Is Your Website Legal?

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Is your website legal? Many companies think about advertising standards, copyright, and potentially libellous or corrupting content when considering the law. But there is a law that affects everyone who deals with the public in the UK, which came into force in 1995.

The Disability Discrimination Act 1995 (the DDA) makes it unlawful to provide a service that is not accessible to everybody. It is irrelevant whether the service is provided with or without payment. The legislation is clearly applicable to information and services supplied via the Internet.

The implications for your organisation of having a website that is accessible to disabled visitors is not just that you are conforming with the law. You will be building a reputation as a company that cares, and delivering your message to a significantly wider audience.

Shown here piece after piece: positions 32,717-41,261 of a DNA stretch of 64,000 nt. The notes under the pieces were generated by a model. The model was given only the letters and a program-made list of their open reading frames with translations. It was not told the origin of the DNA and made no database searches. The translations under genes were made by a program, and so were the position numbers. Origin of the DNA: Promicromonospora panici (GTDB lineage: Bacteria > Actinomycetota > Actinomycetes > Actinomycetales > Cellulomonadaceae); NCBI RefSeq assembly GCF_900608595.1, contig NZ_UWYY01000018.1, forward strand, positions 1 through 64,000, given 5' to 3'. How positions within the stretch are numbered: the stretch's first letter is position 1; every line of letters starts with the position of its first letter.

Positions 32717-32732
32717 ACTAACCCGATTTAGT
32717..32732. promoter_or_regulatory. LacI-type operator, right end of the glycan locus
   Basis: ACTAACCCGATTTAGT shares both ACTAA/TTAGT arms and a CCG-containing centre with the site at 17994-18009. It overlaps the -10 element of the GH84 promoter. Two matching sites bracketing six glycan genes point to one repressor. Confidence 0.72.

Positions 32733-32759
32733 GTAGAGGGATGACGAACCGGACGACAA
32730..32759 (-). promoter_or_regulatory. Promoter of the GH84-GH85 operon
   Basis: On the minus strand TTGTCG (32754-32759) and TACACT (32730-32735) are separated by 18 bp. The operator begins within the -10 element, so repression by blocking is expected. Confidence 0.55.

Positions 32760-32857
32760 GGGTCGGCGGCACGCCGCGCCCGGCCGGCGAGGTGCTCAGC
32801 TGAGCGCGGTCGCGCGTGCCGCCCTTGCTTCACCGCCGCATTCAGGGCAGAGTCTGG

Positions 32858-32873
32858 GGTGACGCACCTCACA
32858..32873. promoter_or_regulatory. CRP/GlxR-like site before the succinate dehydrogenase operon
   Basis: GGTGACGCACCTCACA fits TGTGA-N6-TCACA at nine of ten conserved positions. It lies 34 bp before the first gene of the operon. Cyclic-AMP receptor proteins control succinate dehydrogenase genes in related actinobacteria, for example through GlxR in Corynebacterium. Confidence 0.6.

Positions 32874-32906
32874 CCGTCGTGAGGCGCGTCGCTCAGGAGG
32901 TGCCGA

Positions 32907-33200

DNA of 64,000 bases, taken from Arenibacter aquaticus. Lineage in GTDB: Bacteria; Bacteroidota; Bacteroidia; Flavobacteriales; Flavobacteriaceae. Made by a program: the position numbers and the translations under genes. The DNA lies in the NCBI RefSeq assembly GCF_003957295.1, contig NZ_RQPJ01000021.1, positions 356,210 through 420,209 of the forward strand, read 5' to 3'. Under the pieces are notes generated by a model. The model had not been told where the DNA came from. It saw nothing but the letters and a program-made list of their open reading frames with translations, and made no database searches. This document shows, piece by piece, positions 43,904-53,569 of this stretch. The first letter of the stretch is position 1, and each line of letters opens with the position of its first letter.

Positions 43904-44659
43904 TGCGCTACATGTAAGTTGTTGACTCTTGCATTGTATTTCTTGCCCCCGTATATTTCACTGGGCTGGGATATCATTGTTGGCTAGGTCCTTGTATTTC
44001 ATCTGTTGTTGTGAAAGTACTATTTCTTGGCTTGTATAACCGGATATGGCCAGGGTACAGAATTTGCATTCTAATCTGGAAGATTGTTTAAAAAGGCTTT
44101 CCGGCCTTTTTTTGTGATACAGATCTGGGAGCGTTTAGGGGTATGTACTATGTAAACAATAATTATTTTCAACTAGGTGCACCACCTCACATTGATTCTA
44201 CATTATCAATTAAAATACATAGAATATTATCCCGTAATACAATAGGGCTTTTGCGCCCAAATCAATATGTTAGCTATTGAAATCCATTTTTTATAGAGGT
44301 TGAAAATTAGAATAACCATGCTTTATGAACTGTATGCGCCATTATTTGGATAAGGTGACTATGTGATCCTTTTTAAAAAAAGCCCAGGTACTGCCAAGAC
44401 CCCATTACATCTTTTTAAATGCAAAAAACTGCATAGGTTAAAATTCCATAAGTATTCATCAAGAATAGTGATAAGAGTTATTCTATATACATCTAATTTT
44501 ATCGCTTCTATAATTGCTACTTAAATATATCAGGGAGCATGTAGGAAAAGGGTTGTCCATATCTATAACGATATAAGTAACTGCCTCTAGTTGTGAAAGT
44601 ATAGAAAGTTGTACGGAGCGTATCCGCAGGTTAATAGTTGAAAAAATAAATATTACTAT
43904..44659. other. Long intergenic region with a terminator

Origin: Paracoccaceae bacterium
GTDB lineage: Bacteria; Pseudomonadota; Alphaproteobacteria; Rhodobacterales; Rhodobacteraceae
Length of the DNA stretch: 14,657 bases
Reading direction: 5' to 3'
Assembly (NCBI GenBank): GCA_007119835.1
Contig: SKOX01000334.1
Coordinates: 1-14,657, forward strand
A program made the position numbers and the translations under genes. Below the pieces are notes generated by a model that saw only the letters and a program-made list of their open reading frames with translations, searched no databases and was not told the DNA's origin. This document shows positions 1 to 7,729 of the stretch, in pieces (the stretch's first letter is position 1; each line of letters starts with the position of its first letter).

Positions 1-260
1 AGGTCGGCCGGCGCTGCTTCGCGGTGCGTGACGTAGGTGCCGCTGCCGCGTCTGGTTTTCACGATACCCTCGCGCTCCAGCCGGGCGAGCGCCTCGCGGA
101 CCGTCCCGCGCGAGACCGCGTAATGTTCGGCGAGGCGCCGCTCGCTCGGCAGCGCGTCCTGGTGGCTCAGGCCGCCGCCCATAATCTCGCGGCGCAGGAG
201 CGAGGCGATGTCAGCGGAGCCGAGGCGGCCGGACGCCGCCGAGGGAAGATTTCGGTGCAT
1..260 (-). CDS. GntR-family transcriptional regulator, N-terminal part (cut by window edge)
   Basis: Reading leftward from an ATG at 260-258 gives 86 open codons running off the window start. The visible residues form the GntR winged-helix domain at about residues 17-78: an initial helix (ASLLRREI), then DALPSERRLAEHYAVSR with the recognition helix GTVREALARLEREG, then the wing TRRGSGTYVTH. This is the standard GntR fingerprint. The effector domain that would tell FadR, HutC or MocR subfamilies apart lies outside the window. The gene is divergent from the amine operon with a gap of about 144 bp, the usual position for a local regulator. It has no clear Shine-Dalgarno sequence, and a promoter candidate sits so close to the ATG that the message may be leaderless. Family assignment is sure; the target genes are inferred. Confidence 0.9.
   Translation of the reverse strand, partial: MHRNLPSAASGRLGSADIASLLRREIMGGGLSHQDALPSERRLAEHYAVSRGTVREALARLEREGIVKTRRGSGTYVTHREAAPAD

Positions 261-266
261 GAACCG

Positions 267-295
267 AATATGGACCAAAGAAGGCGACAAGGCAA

You should now ask yourself this question: is your website accessible to disabled people?

Many people believe that if they make the text on their website suitably large, or that they make it resizable and include text descriptions of the images on their website then they are fulfilling the needs of disabled visitors.

However, this interpretation is demonstrably short of the mark, and leaves many disabled users of the Internet with websites that are often partly or completely inaccessible.

When you realise that disability does not just refer to visual impairment, but actually refers to all forms of disability it is easy to understand that very large numbers of people have their rights compromised by poorly considered, constructed and designed websites.

Take a learning disability like dyslexia for example. The British Dyslexia Association estimates that 4% of the population is severely affected by dyslexia, and 10% of the population 'show some signs' of the condition.

This means that if your website contains long, rambling sentences, jargon, or unclear navigational devices then 10% of your visitors may be deterred or unable to use your website.

Publication Date: Tuesday 14th October, 2003
Author: Matt Williams View profile

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